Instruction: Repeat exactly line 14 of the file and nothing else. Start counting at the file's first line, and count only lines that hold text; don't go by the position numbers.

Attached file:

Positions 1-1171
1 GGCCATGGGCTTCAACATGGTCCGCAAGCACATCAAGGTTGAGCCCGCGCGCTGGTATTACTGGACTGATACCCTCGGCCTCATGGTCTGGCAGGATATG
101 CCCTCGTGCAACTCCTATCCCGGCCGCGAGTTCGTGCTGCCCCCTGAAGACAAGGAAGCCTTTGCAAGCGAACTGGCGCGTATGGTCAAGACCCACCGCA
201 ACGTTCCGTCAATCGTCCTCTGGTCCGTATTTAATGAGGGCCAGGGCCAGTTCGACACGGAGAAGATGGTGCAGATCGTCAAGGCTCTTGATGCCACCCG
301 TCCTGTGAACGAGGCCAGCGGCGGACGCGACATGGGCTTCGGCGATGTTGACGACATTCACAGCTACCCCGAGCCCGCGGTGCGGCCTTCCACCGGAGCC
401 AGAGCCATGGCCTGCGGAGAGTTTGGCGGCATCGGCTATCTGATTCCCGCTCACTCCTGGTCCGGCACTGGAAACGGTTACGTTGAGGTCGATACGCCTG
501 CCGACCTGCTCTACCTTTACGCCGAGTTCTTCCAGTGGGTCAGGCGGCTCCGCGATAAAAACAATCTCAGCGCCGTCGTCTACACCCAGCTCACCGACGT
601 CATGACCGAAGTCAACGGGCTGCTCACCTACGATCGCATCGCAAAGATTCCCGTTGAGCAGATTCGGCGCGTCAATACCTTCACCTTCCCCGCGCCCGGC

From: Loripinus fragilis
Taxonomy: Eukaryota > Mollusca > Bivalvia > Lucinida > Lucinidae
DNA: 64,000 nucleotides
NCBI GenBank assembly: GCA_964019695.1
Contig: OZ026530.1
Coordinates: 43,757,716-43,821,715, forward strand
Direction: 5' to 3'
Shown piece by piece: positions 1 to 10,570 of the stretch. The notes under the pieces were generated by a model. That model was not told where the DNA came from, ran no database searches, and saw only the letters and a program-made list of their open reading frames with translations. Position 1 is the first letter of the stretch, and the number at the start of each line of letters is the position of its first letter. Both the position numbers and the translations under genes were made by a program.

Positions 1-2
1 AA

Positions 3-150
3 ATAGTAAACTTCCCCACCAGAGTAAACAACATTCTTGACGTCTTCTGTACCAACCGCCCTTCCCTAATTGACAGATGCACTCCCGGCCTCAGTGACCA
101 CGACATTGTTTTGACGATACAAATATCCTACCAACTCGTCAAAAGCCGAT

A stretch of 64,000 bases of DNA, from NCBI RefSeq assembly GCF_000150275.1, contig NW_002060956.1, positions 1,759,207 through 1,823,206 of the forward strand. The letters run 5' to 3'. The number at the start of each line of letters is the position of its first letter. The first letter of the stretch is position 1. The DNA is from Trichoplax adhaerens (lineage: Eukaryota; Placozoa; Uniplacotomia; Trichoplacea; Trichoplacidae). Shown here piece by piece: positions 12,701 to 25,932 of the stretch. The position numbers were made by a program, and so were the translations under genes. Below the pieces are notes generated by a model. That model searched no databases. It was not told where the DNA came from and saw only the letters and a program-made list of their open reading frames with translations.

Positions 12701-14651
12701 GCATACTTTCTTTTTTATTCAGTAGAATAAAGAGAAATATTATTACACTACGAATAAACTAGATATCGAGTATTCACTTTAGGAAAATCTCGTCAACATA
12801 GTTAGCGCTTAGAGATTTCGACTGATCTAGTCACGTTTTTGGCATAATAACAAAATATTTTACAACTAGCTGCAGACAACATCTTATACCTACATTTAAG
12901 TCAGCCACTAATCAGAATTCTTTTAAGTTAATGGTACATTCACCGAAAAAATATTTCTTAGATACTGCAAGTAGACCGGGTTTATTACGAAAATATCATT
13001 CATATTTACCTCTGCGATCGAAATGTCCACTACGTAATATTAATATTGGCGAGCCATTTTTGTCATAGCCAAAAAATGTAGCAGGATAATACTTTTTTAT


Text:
Coordinates: 43,757,716-43,821,715, forward strand